Rob White: A Profile

SLAUGHTERHAUS is a broad church – it has printmakers who have specialised in print from art school; it has designers and architects and an interesting variety of others. But Rob White is unusual having come from the fine art editioning side of printmaking. He has now worked for sixteen years in two of the very best editioning print studios in the country – Thumbprint Editions (formerly Hope Sufferance Printmakers) and Paupers Press. In the process he has acquired immense practical experience in printmaking, experience he is keen to share. He has recently become a tutor in the printmaking department at Morley College while also a member of Slaughterhaus where he has conducted a number of courses for fellow members. While working on his own painting and printmaking, he continues to work at Paupers Press, editioning for well known artists like Stephen Chambers, the Chapman brothers, Grayson Perry and many others.

Rob is evidently a busy man – a characteristic he learned from his father. He describes growing up in Witham in Essex, the middle of three boys. The family were not well off but were close and his parents were supportive. He wasn’t academic and while at school was only interested in sport and drawing. So when his careers adviser suggested he work at Tesco’s, it wasn’t entirely surprising but he wanted to go to Art School. Luckily for him, his father was encouraging but said that if that’s what he wanted to do, he needed to appreciate that he would need to work as hard if not harder than any conventional career if he was to succeed.

Rob went to Buckinghamshire Chilterns University College in High Wycombe where he enrolled in Graphics and Advertising. One day a week he did printmaking in all it’s various forms and it was this that grabbed his interest. He loved using his hands and although he experienced lino printing, lithography, screenprinting and etching, it was etching that he found most exciting. It was the unpredictability and serendipity of the process that he loved, where something magic can happen as the paper is peeled off the plate. While in his last year his tutor, Tom Hammick, was working on a large woodcut at Hope Sufferance Printmakers and Rob was taken on straight out of college and ‘I learned by watching and asking’. He stayed there for eight and a half years ultimately as studio manager working on three or four projects concurrently. He then freelanced for a few months before being taken on by Mike Taylor at Paupers Press where he has worked since.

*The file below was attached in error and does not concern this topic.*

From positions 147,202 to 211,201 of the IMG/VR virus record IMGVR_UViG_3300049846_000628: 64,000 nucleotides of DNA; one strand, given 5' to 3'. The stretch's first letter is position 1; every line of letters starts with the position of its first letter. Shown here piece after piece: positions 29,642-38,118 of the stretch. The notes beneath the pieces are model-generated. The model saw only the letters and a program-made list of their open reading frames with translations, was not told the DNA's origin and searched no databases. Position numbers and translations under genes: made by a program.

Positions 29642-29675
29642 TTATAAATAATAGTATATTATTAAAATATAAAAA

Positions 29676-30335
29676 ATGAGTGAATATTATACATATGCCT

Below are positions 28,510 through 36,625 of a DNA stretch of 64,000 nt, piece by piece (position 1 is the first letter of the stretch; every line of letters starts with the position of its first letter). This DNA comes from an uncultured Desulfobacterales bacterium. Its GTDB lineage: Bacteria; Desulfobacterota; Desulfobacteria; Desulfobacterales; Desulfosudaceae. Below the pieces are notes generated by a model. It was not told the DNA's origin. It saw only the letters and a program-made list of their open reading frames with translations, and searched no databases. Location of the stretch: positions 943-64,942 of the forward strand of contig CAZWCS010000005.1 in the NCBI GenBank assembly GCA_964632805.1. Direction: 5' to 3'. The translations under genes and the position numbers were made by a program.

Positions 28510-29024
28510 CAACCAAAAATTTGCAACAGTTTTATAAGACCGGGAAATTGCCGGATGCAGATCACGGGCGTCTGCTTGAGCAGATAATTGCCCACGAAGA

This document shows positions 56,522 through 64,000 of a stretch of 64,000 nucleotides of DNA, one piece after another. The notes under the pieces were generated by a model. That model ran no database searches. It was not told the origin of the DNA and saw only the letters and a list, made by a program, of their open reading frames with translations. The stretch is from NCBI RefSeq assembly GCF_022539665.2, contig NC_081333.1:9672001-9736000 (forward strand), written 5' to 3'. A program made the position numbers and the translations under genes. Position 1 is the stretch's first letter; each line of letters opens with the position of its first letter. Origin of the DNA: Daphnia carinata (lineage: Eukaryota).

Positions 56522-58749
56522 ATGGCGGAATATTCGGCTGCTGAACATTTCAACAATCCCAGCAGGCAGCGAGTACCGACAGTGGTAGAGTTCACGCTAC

What has kept Rob away from his own printmaking in favour of helping others to realise theirs? He says he finds the collaboration between artist and printmaker really fascinating and he has learned a lot from artists who get involved. Some do so very much more than others and he says you can tell those who love mark making and the marks that are unique to printing. These are the ones who get engaged and engrossed in the development of the print as opposed to those who just want to reproduce an image through printing. But it is a two way process and the printmaker can contribute to and facilitate the artist’s development. This is the nub of his interest – the artists have helped him to understand the creative process and he has helped them to maximise their image making through printmaking.

Rob was unfortunate to be born with a rare congenital condition that restricts his ability to supinate and pronate his forearms (the motion that allows rotating the hand inwards and outwards). When he was young he found ways to overcome this such that he could do pretty much everything, but as he’s got older it’s made many of the processes inherent to printing, increasingly difficult. (Just think about laying paper on and off the press bed and how dependent that is on those movements). This is one factor that has made Rob think about where he and his career are going, but perhaps foremost is a desire to take his own printmaking forward. Armed with the skills he has learned and the experience he has gained through his working relationships with a number of artists, he is developing new work. He has an increasing interest in abstraction perhaps because it is unencumbered by obvious association with any particular subject and the purity of mark making dominates. He has particular regard for Sean Scully, Clyfford Still, and Mark Rothko. Meanwhile as this progresses, other printmakers at Slaughterhaus will hopefully benefit from his great expertise and teaching.

Interview by James Anderson.